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Braddo
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Thanks for promoting my comment to a full post on your blog, Bill. You should have been in the room when we had our chat about this. It was, well, colourful. :) I'll show this to my #tokafe11 class next week. You've gone a long way to helping me show my students what it means to be online. A big thanks! Brad
Mr. Chips, I hear your concern and think you're right...partly. There is a time in our students' lives where they do need us to helpt them protect their identities. We have a duty of care that insists on that. But that same duty of care also insists that we need to prepare our older students to work online--as themselves. Any student with a smartphone has wide open access to the web and in Canada, public libraries must also keep an open connection--they're not allowed to block sites. It's naive to think that by creating pseudonyms in school I am securing what they do out of school on their own Facebook, Twitter, Instagram etc, accounts. My only option as an adult--indeed my obligation--is to coach them, not control them. Indeed, if we turn our students out at graduation without having spent time guiding them online in real situations, then we have done them a disservice. The analogy, I suppose, would be to have them read books about driving a car and then to hand them a set of keys when they receive their diplomas. That would be foolish, I'm sure you agree. But even if they were to try to remain anonymous, they would have no control over what other people post about them. The only possible way to manage your reputation online is to build it yourself. For this reason, I don't like the terms "digital tattoo" or "digital footprint"--they're too passive and talk about what you leave behind. Instead, we talk about the "Brand of Me" and coach our kids on proactively managing their online identity and on becoming good digital citizens, for the reasons Will Richardson talks about. We take this very seriously at Mulgrave. Our seniors can fly as unaccompanied minors to anywhere on the globe at this age; we need to make sure they can do the same, so to speak, safely online. As Lucy points out above--with the courage and conviction of using her real name, I'll point out--the students feel they are getting good guidance and role modelling here. I've gathered some of the students' Twitter posts in Storify so you can get their views: http://sfy.co/hFNW All the best, Brad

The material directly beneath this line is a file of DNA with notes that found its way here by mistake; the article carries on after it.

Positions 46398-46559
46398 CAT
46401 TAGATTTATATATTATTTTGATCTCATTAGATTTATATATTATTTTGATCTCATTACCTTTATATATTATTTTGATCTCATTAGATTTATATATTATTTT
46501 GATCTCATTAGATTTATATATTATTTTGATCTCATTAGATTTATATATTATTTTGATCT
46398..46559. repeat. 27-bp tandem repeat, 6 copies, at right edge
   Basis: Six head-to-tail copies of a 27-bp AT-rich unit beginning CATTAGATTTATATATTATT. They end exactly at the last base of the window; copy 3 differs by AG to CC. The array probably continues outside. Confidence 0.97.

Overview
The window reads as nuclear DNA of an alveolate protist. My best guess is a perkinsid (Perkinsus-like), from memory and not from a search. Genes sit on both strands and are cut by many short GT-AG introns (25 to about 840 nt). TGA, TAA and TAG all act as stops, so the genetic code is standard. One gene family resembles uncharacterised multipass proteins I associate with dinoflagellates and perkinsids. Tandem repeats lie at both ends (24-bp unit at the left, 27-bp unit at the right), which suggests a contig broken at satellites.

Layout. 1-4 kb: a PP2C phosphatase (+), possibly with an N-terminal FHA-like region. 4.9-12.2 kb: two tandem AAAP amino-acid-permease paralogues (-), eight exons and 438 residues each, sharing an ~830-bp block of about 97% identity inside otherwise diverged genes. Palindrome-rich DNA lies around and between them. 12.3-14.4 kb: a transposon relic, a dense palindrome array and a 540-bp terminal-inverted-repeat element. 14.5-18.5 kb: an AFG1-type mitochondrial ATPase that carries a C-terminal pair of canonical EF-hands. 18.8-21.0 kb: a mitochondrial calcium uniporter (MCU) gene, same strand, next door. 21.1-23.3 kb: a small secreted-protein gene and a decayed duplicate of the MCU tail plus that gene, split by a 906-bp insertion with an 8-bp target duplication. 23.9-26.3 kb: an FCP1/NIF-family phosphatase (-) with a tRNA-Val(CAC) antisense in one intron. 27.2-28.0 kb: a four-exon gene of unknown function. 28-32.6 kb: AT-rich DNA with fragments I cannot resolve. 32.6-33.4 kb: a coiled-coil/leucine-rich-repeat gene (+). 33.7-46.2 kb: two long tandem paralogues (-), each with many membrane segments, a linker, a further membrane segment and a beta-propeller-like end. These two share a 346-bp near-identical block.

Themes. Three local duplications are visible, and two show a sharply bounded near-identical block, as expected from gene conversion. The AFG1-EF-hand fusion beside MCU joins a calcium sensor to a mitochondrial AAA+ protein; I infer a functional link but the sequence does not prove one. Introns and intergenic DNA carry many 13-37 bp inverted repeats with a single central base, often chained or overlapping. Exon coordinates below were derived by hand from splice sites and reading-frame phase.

Toggle Commented Feb 22, 2013 on Digital Immigrants Unite! at The Tempered Radical
Hi all, This post was passed on to me by my good friend Chris Corrigan. Thi is just what we're after at http://www.thinkglobalschool.com We came to this same conclusion, more or less, some time ago. We also decided that reform was something like trying to rennovate the Cistine Chapel; you can only do so much. So, we wiped everything off the table--including the school building itself--and started from scratch Part of our mandate is to create just such a (global) program that reinvorates ideas like hope and agency and adventure. We'll be sharing everything we find.
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Aug 31, 2010